4. Choosing Childcare
Choosing the best childcare is important for you and your child. Choosing a type of childcare is all down to personal preference, budget, age and needs of your child and how many days childcare you need. It is important that you do a bit of research into different types of childcare, to see what would best suit you and your child and what you want your child to get out of the provider.
Children often find it hard to adjust to frequent disruptions in their childcare.
Things to think about
- What kind of setting you want your child in: a home-based setting where adult ratios to children are a lot smaller, or a bigger setting where there are more children within their age range?;
- The hours you will need childcare for: do you work standard work hours or irregular shifts/hours?;
- Location: as you will be going back and forth from this location, home, and work, it is important that you are not having to travel a lot;
- How much it costs: some settings offer government-funded places for certain entitlements; if you are not accessing free childcare places, think about the price and if it is in your budget;
- Do they have places for your child/are they able to cater to your child's needs?;
- Your child’s happiness and opportunities to develop;
- The care your child will receive from the childcare provider;
- If you can depend on the childcare provider;
- Your needs and your child’s needs for the next few months and the longer term.
Whilst thinking about the things above, write a shortlist of childcare providers that you would like to visit and find out more information.
Visiting your shortlisted settings
Before deciding on a childcare provider, it is a good idea to visit your shortlisted settings. You may decide to visit more than one setting and visit more than once to help you make your decision.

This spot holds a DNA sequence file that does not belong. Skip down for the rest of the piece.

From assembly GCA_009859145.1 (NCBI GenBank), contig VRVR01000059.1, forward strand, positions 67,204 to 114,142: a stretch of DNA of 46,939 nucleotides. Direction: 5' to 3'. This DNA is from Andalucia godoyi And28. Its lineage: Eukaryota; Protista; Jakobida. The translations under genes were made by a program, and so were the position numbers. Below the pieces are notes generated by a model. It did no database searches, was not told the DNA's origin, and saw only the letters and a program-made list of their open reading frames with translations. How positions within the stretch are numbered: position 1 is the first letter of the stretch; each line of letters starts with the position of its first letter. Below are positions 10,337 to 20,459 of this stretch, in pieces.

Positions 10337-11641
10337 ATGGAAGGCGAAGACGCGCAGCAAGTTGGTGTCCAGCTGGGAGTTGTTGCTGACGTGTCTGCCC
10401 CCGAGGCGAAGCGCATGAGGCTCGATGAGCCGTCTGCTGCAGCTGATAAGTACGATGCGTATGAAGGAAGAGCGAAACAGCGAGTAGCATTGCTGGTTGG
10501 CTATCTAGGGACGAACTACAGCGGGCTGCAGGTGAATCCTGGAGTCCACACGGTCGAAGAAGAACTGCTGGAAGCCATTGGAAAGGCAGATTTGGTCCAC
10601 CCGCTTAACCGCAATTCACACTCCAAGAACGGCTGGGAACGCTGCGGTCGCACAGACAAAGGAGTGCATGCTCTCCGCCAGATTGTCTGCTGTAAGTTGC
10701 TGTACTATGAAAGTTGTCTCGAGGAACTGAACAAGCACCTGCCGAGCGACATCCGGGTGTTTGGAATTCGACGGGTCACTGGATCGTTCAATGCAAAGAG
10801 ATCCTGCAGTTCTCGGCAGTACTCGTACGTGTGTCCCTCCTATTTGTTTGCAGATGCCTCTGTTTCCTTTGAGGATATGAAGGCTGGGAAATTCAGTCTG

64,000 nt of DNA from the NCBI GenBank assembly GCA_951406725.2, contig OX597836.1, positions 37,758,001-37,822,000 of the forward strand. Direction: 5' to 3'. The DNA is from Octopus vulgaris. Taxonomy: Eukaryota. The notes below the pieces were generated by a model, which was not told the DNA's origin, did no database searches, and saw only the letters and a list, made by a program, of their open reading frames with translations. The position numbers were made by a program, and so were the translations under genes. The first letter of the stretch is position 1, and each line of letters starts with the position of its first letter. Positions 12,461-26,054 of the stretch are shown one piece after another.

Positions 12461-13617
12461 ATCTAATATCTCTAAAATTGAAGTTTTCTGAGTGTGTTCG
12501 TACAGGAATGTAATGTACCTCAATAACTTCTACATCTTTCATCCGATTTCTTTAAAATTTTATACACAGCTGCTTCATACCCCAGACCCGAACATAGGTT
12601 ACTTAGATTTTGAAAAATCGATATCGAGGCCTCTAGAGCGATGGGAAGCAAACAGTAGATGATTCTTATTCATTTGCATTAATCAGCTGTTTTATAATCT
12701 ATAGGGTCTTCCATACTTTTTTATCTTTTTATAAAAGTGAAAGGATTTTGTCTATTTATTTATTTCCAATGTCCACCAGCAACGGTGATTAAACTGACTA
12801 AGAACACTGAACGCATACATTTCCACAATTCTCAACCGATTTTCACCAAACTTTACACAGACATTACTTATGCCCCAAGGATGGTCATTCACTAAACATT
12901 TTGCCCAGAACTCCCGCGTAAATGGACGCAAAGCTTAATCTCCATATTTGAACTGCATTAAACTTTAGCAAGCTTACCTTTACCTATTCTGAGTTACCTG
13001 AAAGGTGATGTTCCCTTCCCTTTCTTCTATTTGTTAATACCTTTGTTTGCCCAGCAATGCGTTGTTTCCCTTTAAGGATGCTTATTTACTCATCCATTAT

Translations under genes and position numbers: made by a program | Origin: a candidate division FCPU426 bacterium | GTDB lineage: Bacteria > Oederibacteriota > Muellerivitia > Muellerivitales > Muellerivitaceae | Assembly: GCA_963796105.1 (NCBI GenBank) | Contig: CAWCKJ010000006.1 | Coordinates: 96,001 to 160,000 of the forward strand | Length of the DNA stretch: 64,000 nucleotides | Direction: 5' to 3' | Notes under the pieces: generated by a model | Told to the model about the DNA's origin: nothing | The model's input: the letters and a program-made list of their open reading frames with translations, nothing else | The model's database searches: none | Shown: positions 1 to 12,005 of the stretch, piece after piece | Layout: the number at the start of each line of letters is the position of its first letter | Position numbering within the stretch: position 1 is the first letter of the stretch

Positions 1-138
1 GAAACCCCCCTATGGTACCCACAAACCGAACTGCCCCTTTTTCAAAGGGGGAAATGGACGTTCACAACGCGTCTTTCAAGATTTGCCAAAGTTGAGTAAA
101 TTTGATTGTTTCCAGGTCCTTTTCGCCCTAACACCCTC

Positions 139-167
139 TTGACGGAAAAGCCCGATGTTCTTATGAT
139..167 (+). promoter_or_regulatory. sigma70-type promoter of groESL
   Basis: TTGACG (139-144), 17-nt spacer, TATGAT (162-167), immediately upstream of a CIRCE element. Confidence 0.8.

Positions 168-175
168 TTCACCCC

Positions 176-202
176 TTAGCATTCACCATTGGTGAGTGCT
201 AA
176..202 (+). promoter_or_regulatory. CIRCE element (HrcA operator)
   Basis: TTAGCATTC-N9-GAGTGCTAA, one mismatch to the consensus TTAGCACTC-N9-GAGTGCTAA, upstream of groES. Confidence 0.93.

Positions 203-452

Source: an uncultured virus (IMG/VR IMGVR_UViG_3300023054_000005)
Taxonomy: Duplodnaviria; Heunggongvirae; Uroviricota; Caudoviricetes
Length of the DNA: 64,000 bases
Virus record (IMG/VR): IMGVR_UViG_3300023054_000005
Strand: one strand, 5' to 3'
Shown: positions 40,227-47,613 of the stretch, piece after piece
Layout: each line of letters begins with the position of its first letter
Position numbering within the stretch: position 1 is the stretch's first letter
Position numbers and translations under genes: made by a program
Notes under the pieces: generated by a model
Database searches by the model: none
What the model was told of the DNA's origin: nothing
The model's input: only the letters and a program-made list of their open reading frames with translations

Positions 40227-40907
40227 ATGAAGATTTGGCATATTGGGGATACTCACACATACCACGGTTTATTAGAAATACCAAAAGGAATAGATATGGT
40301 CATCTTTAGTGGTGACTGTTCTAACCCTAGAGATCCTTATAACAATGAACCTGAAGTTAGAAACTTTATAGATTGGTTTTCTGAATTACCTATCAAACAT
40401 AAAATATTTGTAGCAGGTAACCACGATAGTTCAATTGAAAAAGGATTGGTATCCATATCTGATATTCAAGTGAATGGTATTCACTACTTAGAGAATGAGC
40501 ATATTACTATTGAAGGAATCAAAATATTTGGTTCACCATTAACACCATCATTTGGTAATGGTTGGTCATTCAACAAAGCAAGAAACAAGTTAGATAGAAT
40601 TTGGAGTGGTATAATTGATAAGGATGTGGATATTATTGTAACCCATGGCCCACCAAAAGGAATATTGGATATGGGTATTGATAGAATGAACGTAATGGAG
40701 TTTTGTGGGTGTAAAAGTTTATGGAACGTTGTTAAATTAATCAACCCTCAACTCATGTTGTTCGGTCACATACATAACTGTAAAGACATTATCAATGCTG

Think about taking your child with you to meet the childcare setting. You will be able to see:
- How they get on with other children;
- How the childcarer interacts with your child
Research shows that positive interactions between childcarers and children are at the heart of high quality childcare.
Try visiting at a time where there will be children at the settings and everything is in full swing. Check to see if the other children seem happy and relaxed.
Ask other people who use the setting for reviews, how they feel about the setting, how their child is getting on, etc. The setting may be able to provide details of people who will be happy to talk to you.
Things to look out for
- Is the setting safe and clean?;
- Is it welcoming and friendly?;
- Did they offer you a big warm welcome?;
- Is there enough space inside and outside?;
- Are the children busy but happy?;
- Are there plenty of activities?;
- Are they interested in these activities?;
- Are staff listening and responding to the children and other staff members appropriately?
Suggested questions to ask
- How long have you been working with children?;
- What training are you doing or have you done?;
- Do you enjoy being with children? Why?;
- What other children will be with my child?;
- What will my child do all day?;
- Where will my child rest and how do other children’s routines fit with my child?;
- How do you encourage good behaviour?;
- Do I have to supply anything? Food and drinks? Nappies and wipes? Milk and baby food?;
- What sorts of meals do you give children?;
- Do you make outside visits and trips and where to?;
- Do you keep records about children’s progress? How will I be kept informed of my child’s progress?;
- How will we exchange information and communicate about my child on a daily basis?;
- Can I see your registration certificate? Can I view procedures and policies?;
- What are the ratios of children to carers?;
- Do you operate a keyworker scheme (where one identified member of staff has primary responsibility for your child)?;
- How will you contact me if my child is sick/in an emergency?;
- How do you ensure inclusivity for children with disabilities and additional needs?;
- How do you ensure cultural differences, including language barriers, are recognised and celebrated? Will my child learn about other cultures and celebrations
- Don’t be afraid to ask about fees and payments, including deposits. Do they offer any discount for full-time hours or for siblings? Are meals included in the cost?;
- If your employer offers a childcare voucher scheme via your salary, let the childcarer know. It is usually free for them to sign up to your employer’s scheme, and they can sign up to as many as they choose.
If you need any further help finding a childcarer near you, or whether you have any other questions, please call the Family Information Service on 0800 195 1635 Monday to Friday 8am to 6pm, or email firstname.lastname@example.org.